Thursday, December 13, 2012

Margo Oliver’s Light Fruit Cake

Yippee! The spam that attacked this blog is forever gone (see my post of Nov. 13, 2012). I have seen the enemy and it is us. Erk! All I had to do was, um, was raise my spam filter settings. Quel embarrassing, wot? But the problem has disappeared.

I know life has been difficult since my lengthy hiatus from blogging. After all, the National Hockey League has been (and still is!) locked out. Help is at hand, Dollinks! No, I don't mean the return of my blog. I mean this wonderful video on how you (small, humble you!) can make a world of difference as you reach out to an NHL player in distress.

As I wipe away my tears (of laughter or sadness - you decide), I can’t help but think that even an out-of-work hockey player could make thisplendid Light Fruit Cake in time for Christmas! 

(By the way, a couple of readers who subscribe to this blog by email have commented that the videos I occasionally post show up on their emails as a blocked plug-in. If that describes your experience, you can see them by going to the original blog post. I believe the videos are worth the minor nuisance: Hockey fans will find this one especially funny.)

The posting below is another of the late Canadian food writer Margo Oliver’s well-loved recipes. Needing only a few days’ aging, it’s the perfect solution to having your Christmas cake and eating it, too. I made a few small tweaks to modernize this recipe, which Oliver published approximately 45 years ago.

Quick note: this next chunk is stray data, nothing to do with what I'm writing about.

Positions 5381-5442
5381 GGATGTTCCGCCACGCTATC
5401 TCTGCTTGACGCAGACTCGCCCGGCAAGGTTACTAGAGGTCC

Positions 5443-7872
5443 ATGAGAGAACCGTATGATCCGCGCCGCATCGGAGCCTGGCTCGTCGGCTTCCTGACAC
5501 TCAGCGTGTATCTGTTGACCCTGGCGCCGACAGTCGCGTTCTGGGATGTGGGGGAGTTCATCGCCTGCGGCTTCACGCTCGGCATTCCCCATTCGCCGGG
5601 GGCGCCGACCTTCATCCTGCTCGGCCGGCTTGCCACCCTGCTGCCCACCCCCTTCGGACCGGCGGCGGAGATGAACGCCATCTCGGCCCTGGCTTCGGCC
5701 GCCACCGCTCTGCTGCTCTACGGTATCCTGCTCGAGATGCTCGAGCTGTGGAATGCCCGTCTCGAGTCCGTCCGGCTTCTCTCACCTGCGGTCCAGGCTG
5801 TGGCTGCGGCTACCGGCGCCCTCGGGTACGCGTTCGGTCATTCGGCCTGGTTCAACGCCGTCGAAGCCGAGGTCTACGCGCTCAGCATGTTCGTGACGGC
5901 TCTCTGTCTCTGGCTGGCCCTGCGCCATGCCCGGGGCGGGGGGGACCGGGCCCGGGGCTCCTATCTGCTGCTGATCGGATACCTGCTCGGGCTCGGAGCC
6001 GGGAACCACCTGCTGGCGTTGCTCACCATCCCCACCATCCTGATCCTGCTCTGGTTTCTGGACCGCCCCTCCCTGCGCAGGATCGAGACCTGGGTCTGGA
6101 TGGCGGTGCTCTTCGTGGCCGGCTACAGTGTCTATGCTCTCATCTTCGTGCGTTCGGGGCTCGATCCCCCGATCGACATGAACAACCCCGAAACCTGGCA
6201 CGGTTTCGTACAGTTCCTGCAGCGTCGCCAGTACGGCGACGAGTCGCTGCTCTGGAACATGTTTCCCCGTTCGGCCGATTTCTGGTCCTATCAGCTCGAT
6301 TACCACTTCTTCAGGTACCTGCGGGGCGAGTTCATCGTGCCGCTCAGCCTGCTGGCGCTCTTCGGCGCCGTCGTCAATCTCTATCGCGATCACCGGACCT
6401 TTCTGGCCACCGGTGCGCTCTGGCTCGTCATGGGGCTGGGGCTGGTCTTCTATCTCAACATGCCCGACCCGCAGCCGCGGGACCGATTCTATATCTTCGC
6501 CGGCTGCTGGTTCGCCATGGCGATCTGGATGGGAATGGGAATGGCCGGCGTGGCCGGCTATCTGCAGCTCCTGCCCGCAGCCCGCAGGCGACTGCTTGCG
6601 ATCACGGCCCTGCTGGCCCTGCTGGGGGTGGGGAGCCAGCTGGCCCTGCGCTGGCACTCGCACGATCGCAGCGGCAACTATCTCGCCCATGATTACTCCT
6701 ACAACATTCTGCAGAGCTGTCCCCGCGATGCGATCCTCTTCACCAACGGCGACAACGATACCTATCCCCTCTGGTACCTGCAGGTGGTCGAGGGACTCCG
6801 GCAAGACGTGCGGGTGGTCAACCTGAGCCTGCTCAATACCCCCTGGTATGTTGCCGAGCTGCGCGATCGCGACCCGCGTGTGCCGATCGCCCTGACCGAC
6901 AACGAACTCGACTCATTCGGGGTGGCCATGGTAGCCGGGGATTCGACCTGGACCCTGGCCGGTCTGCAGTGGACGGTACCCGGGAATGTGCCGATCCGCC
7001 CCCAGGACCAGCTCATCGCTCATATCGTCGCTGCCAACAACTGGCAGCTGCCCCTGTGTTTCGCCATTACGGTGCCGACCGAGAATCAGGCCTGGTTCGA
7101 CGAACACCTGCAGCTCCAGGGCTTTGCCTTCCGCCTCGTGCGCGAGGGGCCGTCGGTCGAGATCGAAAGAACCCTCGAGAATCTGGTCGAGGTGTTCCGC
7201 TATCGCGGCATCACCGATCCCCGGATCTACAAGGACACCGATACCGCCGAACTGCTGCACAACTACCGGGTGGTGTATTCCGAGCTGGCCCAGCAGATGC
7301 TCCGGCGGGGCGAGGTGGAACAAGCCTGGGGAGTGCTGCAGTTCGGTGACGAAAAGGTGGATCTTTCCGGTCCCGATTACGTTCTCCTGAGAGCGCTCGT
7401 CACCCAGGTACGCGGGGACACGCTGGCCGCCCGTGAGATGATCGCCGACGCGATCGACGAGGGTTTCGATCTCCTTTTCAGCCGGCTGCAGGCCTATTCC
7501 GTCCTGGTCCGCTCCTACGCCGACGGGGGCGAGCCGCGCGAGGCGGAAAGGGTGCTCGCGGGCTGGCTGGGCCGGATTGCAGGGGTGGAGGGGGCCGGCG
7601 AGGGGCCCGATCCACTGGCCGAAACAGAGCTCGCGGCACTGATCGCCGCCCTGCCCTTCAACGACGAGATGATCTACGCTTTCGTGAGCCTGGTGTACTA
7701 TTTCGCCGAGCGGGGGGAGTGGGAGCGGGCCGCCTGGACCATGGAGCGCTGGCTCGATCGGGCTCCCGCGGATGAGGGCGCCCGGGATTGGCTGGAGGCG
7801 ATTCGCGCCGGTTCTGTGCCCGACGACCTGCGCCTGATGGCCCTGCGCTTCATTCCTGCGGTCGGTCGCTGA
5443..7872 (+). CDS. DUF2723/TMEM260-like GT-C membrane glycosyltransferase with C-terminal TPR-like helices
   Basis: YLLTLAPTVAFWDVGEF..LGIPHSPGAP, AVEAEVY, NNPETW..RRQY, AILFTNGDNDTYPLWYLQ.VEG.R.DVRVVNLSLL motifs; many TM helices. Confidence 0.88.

I found this recipe at the request of Canadian reader Gordon Portman of Brandon, Manitoba. He sought it for his friend, Sheelagh. The romantic in me hopes they make it together. Um ...  I mean the cake.

Margo Oliver’s Light Fruit Cake:

1-½ lb. slivered almonds
½ lb. candied citron, diced
½ lb. candied pineapple, diced
¼ lb. candied cherries, halved
½ lb. golden raisins, plumped (see Note)
4 c.  all-purpose flour, divided
1-½ c. butter
2 c. granulated sugar
6 eggs, separated
¾ c. milk
¼ c. cognac
1 tsp. almond extract
1 tsp. cream of tartar
¼ c. cognac or sherry
Almond paste, as garnish (optional)

Grease two 9x5x2-in. loaf pans. Line with two layers of well-greased brown paper and set aside (I use shopping bags). You may also use a greased and floured bundt pan, lined with greased waxed paper.

Combine almonds, fruit, and ½ c. of the flour; set aside. Cream butter until smooth, adding sugar gradually. Separate egg whites from yolks; chilling whites and beating yolks lightly. Add to creamed mixture, beating well (see Further Note). Combine milk, ¼ c. cognac, and almond extract. Add to creamed mixture alternately with remainder of the flour, mixing after each addition. 

Beat egg whites until frothy. Add cream of tartar, beating whites until stiff. Pour creamed mixture over fruit. mixing well. Fold in egg whites. 

Preheat oven to 275 deg. F. Spoon batter into pans, pressing down firmly with clean hands. Place a roasting pan full of hot water on bottom oven rack, baking loaf-style fruit cakes above it at 2-¼ hr. or bundt-style cake at 3-¼ hr. Cool 30 min. on rack before turning upside down. Peel off paper, piercing warm cake/s with skewers and pouring cognac or sherry over it, by teaspoonsful. 

Store in a tightly sealed container for several days. One day before serving, press rolled, room-temperature almond paste over top of cake/s. Decorate almond paste with additional candied cherries and peel, if desired. If you'd like to make your own almond paste, see my blog of Nov. 13, 2011.

Note: See the Index for How to Plump Dried Fruits.

Further Note: Why beat the yolks twice? It increases their ability to combine with and suspend the fat from the butter, producing a more tender cake.

Tomorrow: Another easy fruit cake to make in time for the holidays!

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